legal and medical expenses for a Lewis County native in an Indiana jail came to an abrupt
halt last week when questions were raised concerning the validity of the campaign.
Bill Lewis said he received an anonymous telephone call last Tuesday informing him that
the money raising campaign could be misleading and that the funds raised may be going to
help pay legal fees resulting from felony charges against 19-year-old Michael Walters.
Lewis said the caller advised him that Walters is incarcerated at the Allen County Jail
in Fort Wayne, Indiana, and went into detail on the fund raising campaign as well as the
charges against Walters in Indiana.
Lewis said that based on the information, his office started an effort to collect the
money receptacles that had been placed in area businesses and he also contacted officials
in Fleming and Mason counties, and contacted media in the region to apprise them of the
Lewis said his office had collected some 13 canisters by the weekend and noted that
other canisters had also been collected by Walters' mother, Kay Walters, who had allegedly
initiated the campaign.
He noted that the canisters collected by his office contained little money.
A spokesperson with the Allen County Jail confirmed that an inmate by the name of
Michael Walters was presently being held in the facility under a $10,000 bond, noting that
the inmate had been arrested September 20 and was charged with child molestation.
|The spokesman said the charge is a class B
felony and that the inmate was awaiting a court date on the matter.
An anonymous call
was received at the offices of the Lewis County Herald on Tuesday providing information
similar to that as was given Sheriff Lewis.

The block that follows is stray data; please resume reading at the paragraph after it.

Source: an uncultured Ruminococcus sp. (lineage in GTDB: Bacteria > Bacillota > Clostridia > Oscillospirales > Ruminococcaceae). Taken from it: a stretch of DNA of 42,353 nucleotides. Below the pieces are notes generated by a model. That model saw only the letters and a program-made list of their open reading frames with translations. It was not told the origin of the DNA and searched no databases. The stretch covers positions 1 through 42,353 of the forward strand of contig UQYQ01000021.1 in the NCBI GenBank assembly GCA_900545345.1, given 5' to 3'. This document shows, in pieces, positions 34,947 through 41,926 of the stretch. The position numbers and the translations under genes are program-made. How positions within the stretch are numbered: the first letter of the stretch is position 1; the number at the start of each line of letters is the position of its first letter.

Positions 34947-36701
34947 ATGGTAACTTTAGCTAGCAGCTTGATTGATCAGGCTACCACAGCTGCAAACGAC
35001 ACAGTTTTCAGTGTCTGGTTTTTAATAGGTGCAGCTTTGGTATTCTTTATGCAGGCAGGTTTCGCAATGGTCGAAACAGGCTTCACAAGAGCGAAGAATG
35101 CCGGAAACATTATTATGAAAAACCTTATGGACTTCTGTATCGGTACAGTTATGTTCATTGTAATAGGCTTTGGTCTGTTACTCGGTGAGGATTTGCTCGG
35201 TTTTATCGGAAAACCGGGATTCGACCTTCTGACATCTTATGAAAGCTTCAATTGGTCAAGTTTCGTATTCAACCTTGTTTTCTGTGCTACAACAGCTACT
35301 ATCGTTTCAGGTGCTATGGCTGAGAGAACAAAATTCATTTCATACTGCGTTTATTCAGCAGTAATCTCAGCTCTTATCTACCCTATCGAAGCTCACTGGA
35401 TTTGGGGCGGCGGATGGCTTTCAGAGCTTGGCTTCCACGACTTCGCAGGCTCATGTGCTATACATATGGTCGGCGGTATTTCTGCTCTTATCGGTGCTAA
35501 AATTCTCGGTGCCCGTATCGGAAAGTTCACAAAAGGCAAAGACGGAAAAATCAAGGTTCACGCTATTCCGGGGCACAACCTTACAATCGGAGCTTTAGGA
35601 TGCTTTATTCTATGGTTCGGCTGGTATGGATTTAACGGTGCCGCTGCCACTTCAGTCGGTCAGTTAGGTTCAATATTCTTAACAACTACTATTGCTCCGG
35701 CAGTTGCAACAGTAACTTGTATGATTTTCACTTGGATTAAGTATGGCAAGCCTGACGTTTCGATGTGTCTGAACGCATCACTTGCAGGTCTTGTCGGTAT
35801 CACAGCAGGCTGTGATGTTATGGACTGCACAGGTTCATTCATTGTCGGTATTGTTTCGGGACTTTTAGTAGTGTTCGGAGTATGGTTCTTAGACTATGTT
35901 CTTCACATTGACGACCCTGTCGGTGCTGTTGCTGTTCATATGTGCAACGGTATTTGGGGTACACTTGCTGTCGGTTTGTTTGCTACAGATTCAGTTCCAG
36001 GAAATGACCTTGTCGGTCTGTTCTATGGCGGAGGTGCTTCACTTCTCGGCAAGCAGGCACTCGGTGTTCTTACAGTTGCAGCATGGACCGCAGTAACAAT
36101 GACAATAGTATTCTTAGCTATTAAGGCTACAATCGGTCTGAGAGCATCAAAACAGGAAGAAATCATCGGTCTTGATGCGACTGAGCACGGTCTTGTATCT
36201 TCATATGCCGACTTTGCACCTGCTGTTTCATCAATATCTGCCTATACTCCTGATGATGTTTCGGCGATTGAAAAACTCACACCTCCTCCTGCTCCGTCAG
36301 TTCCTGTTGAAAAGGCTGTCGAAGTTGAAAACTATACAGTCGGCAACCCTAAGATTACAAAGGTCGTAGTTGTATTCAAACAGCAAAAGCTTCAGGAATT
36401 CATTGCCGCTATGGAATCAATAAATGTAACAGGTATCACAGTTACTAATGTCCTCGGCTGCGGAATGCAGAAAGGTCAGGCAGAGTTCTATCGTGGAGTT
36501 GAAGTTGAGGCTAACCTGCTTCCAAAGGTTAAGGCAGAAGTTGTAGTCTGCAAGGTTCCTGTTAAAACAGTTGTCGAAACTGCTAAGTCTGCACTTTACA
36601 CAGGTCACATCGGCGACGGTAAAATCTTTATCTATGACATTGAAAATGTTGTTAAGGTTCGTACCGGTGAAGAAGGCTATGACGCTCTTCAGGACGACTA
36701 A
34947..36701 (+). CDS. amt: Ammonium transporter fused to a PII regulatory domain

Attorney Lloyd Spear, who said he is representing Kay Walters, said that there was no
intent to deceive and no deception in the matter. "Mikey does have legal expenses and
medical expenses," Spear said. "He is recently divorced and his recent legal
problems may have helped lead to some of the medical problems he's having."
Spear said that any of the monies collected were earmarked for obtaining legal and
medical services for Michael Walters. "Some apparently have speculated that the money
would have been used for travel expenses for the family, or even personally," he
added. "That's far from the truth."
Kay Walters initially brought several pages of information concerning the campaign to
the Lewis County Herald and was advised that the information would have to be placed in a
paid advertisement, and to trim her costs on placing an ad she could condense the
information thus making the advertising space and, likewise, her expenses smaller.
The finalized plea appeared last week in The Herald at a cost of $10.
Sheriff Lewis said he is still looking into charges being filed in the matter, possibly
theft by deception, because a detailed explanation for the plea was not noted in the
newspaper plea or on the canisters.